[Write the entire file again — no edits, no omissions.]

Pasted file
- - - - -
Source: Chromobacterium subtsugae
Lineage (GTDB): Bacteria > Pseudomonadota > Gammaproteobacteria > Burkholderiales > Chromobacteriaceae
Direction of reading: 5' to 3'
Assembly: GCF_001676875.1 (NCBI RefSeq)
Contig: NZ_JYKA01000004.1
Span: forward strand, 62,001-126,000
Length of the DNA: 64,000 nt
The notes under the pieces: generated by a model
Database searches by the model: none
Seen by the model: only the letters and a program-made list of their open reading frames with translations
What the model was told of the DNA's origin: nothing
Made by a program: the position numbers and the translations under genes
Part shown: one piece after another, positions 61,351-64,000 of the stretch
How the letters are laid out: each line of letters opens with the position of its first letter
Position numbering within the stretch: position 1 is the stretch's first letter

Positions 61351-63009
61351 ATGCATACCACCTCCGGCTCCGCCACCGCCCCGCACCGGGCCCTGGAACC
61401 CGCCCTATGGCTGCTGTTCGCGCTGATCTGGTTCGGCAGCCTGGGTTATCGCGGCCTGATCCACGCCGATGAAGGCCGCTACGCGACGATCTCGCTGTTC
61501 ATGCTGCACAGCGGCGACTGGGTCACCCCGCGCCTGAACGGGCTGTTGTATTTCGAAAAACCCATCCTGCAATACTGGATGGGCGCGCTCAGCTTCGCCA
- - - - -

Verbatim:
Source: Chromobacterium subtsugae
Lineage (GTDB): Bacteria > Pseudomonadota > Gammaproteobacteria > Burkholderiales > Chromobacteriaceae
Direction of reading: 5' to 3'
Assembly: GCF_001676875.1 (NCBI RefSeq)
Contig: NZ_JYKA01000004.1
Span: forward strand, 62,001-126,000
Length of the DNA: 64,000 nt
The notes under the pieces: generated by a model
Database searches by the model: none
Seen by the model: only the letters and a program-made list of their open reading frames with translations
What the model was told of the DNA's origin: nothing
Made by a program: the position numbers and the translations under genes
Part shown: one piece after another, positions 61,351-64,000 of the stretch
How the letters are laid out: each line of letters opens with the position of its first letter
Position numbering within the stretch: position 1 is the stretch's first letter

Positions 61351-63009
61351 ATGCATACCACCTCCGGCTCCGCCACCGCCCCGCACCGGGCCCTGGAACC
61401 CGCCCTATGGCTGCTGTTCGCGCTGATCTGGTTCGGCAGCCTGGGTTATCGCGGCCTGATCCACGCCGATGAAGGCCGCTACGCGACGATCTCGCTGTTC
61501 ATGCTGCACAGCGGCGACTGGGTCACCCCGCGCCTGAACGGGCTGTTGTATTTCGAAAAACCCATCCTGCAATACTGGATGGGCGCGCTCAGCTTCGCCA